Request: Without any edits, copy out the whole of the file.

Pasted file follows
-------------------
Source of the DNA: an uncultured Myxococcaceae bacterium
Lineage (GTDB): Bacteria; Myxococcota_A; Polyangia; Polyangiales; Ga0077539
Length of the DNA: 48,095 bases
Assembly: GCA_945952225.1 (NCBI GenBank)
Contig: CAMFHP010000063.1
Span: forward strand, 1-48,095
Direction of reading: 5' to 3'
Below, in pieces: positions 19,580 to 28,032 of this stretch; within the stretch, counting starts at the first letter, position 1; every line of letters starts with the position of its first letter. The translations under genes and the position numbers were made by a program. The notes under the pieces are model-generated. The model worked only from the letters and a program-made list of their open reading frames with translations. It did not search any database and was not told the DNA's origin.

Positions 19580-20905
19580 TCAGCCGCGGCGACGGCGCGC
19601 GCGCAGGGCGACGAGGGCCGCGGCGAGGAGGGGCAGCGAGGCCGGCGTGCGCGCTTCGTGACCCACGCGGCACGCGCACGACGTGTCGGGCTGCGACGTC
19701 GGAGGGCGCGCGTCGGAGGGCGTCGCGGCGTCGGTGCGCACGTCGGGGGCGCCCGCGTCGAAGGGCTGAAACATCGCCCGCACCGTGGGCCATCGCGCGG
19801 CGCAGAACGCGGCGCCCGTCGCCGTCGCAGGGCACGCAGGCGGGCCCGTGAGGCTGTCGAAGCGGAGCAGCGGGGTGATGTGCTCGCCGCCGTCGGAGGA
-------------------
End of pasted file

Source of the DNA: an uncultured Myxococcaceae bacterium
Lineage (GTDB): Bacteria; Myxococcota_A; Polyangia; Polyangiales; Ga0077539
Length of the DNA: 48,095 bases
Assembly: GCA_945952225.1 (NCBI GenBank)
Contig: CAMFHP010000063.1
Span: forward strand, 1-48,095
Direction of reading: 5' to 3'
Below, in pieces: positions 19,580 to 28,032 of this stretch; within the stretch, counting starts at the first letter, position 1; every line of letters starts with the position of its first letter. The translations under genes and the position numbers were made by a program. The notes under the pieces are model-generated. The model worked only from the letters and a program-made list of their open reading frames with translations. It did not search any database and was not told the DNA's origin.

Positions 19580-20905
19580 TCAGCCGCGGCGACGGCGCGC
19601 GCGCAGGGCGACGAGGGCCGCGGCGAGGAGGGGCAGCGAGGCCGGCGTGCGCGCTTCGTGACCCACGCGGCACGCGCACGACGTGTCGGGCTGCGACGTC
19701 GGAGGGCGCGCGTCGGAGGGCGTCGCGGCGTCGGTGCGCACGTCGGGGGCGCCCGCGTCGAAGGGCTGAAACATCGCCCGCACCGTGGGCCATCGCGCGG
19801 CGCAGAACGCGGCGCCCGTCGCCGTCGCAGGGCACGCAGGCGGGCCCGTGAGGCTGTCGAAGCGGAGCAGCGGGGTGATGTGCTCGCCGCCGTCGGAGGA